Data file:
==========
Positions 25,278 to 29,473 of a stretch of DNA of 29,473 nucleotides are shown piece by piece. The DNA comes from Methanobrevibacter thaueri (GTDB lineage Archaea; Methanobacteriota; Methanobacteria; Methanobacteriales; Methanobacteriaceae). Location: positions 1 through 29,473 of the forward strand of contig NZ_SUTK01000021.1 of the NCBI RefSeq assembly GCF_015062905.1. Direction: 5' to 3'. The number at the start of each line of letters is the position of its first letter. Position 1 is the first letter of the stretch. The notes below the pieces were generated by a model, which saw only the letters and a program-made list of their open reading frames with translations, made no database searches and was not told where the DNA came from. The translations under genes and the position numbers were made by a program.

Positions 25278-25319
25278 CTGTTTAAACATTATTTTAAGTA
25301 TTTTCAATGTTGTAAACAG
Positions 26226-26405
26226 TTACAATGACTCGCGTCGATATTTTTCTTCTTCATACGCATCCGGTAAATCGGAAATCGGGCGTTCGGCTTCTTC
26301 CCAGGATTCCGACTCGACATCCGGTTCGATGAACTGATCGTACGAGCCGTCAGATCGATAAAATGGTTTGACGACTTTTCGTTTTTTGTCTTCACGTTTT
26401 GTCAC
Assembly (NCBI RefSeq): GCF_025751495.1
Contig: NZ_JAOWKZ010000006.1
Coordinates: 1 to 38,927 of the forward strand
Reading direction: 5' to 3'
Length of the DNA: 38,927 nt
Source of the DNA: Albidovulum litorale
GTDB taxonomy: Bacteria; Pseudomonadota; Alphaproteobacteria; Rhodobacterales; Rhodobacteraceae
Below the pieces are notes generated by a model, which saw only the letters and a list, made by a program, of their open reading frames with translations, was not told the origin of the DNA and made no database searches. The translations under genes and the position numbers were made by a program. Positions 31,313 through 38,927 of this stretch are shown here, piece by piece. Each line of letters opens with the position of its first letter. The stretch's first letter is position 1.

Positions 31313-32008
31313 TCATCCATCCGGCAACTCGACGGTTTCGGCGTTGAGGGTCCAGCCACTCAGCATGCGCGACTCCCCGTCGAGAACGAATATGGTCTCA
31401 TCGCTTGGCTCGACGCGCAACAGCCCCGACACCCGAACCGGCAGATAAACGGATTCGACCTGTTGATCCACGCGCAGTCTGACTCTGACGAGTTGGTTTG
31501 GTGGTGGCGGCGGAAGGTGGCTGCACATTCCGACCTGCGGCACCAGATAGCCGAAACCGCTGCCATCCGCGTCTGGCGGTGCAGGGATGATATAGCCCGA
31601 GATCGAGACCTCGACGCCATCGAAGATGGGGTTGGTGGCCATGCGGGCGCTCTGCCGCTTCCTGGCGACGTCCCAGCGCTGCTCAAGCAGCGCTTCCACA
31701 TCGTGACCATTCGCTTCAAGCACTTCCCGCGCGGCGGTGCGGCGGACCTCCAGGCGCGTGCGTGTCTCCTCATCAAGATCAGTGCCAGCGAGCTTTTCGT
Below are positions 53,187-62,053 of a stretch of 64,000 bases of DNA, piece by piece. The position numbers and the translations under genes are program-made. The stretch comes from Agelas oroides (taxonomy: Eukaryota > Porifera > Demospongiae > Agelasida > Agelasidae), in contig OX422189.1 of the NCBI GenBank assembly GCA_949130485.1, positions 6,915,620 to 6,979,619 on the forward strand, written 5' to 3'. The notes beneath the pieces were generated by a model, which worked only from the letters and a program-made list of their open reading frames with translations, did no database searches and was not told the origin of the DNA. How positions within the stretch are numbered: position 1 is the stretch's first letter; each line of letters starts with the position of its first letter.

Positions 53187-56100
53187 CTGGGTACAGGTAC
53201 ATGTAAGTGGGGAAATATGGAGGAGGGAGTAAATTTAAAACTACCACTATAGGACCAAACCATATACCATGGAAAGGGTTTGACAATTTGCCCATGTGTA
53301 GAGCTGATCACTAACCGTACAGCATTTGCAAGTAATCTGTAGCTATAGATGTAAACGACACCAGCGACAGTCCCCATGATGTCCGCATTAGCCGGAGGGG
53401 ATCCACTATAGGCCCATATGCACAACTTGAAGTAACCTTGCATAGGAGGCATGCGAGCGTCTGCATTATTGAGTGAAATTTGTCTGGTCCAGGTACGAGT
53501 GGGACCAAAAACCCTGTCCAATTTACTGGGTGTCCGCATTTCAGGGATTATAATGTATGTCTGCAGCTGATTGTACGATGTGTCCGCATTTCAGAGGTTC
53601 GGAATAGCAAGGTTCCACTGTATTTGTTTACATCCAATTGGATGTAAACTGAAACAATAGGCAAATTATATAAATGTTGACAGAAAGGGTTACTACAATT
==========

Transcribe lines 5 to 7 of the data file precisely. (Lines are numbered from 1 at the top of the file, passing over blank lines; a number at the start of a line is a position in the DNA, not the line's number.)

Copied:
Positions 26226-26405
26226 TTACAATGACTCGCGTCGATATTTTTCTTCTTCATACGCATCCGGTAAATCGGAAATCGGGCGTTCGGCTTCTTC
26301 CCAGGATTCCGACTCGACATCCGGTTCGATGAACTGATCGTACGAGCCGTCAGATCGATAAAATGGTTTGACGACTTTTCGTTTTTTGTCTTCACGTTTT